PEPFAR has developed a prevention of mother-to-child transmission (PMTCT) Generic Training Package in collaboration with the World Health Organization (WHO), building provider capacity and collaborative partnerships within countries. The Emergency Plan has sought to anchor the training in advanced centers to ensure quality, while also developing tools to assess the quality of the training. One example of a training assessment tool is the Instructional Design and Materials Evaluation Form. This research and evaluation tool evaluates and scores curricula in terms of instructional design elements, content review, and evaluation methodology. USG training efforts are directed not only at expanding clinical capacity, but at developing the pool of trained managerial personnel. These non-clinical staff are a key element of effective health networks, which foster quality programs. The Emergency Plan has made on-the-job HIV/AIDS training for health care workers a priority, in order to avoid the disruption to care that can occur with off-site training.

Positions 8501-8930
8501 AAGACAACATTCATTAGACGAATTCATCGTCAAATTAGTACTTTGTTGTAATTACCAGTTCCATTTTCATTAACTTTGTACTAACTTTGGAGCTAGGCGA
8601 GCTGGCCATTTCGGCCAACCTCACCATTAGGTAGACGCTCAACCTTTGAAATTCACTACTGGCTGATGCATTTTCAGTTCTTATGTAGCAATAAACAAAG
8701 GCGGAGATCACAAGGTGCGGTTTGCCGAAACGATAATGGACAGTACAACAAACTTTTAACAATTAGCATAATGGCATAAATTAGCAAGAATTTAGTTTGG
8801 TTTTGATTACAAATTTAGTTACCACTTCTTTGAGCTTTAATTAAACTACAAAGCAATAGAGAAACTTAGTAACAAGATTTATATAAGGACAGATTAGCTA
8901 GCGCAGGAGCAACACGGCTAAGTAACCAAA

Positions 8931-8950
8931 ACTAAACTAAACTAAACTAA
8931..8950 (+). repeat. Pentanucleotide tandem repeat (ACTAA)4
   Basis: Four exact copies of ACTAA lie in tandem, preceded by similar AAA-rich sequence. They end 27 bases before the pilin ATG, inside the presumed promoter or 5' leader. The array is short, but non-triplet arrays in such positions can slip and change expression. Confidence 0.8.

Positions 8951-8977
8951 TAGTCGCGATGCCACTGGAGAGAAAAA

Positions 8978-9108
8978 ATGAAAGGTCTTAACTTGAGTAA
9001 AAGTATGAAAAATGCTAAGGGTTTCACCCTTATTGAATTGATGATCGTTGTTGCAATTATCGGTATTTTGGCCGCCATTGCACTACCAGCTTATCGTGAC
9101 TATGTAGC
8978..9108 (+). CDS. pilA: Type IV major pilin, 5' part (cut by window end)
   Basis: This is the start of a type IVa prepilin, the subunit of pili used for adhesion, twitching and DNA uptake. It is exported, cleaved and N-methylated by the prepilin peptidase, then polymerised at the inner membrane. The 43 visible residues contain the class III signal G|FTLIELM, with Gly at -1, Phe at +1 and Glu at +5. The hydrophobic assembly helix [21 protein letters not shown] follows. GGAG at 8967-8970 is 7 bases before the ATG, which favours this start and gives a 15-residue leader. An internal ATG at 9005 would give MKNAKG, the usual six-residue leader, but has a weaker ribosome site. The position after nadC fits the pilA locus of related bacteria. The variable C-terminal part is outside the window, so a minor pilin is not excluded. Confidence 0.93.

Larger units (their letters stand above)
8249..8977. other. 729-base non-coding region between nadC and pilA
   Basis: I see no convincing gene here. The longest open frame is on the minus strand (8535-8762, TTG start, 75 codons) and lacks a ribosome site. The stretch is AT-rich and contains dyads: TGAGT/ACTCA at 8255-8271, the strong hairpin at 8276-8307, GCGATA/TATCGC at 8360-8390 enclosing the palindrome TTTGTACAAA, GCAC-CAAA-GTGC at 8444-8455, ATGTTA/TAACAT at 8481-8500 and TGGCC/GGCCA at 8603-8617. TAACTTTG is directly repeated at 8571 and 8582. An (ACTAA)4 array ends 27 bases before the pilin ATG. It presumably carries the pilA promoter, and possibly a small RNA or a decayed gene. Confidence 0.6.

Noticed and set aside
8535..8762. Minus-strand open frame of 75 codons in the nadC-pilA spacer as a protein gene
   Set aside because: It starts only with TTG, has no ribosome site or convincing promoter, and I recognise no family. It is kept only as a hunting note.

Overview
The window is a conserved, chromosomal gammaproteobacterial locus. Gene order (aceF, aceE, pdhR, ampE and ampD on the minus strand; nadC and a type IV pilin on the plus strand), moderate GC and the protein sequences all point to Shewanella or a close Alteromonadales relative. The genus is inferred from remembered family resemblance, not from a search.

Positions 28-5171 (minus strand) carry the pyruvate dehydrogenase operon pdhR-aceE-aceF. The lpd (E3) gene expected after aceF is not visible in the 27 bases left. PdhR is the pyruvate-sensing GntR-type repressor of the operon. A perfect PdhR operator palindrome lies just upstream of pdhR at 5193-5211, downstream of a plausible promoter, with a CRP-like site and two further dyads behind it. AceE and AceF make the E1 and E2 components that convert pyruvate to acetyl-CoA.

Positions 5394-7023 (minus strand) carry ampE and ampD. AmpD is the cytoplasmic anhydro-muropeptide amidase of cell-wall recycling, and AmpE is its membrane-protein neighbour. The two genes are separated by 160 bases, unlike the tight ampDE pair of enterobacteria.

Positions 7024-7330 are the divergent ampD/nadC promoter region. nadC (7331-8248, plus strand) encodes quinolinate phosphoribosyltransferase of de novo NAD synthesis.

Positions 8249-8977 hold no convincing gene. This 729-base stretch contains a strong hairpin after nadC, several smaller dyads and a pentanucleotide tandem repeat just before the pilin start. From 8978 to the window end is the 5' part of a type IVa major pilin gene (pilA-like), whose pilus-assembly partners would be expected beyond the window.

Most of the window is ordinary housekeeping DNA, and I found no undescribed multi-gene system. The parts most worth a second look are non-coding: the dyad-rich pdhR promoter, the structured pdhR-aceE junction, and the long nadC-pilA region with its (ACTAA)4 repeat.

To reach prevention, treatment, and care goals, and to provide services equitably, networks must reach to the community level, often in rural areas that are not appealing places to live for many health care professionals. The Emergency Plan now supported a successful government project in Namibia to provide incentives to health professionals to locate to underserved rural areas. In Zambia, the Emergency Plan is supporting placement of 35 physicians in rural areas to help scale up treatment into these areas.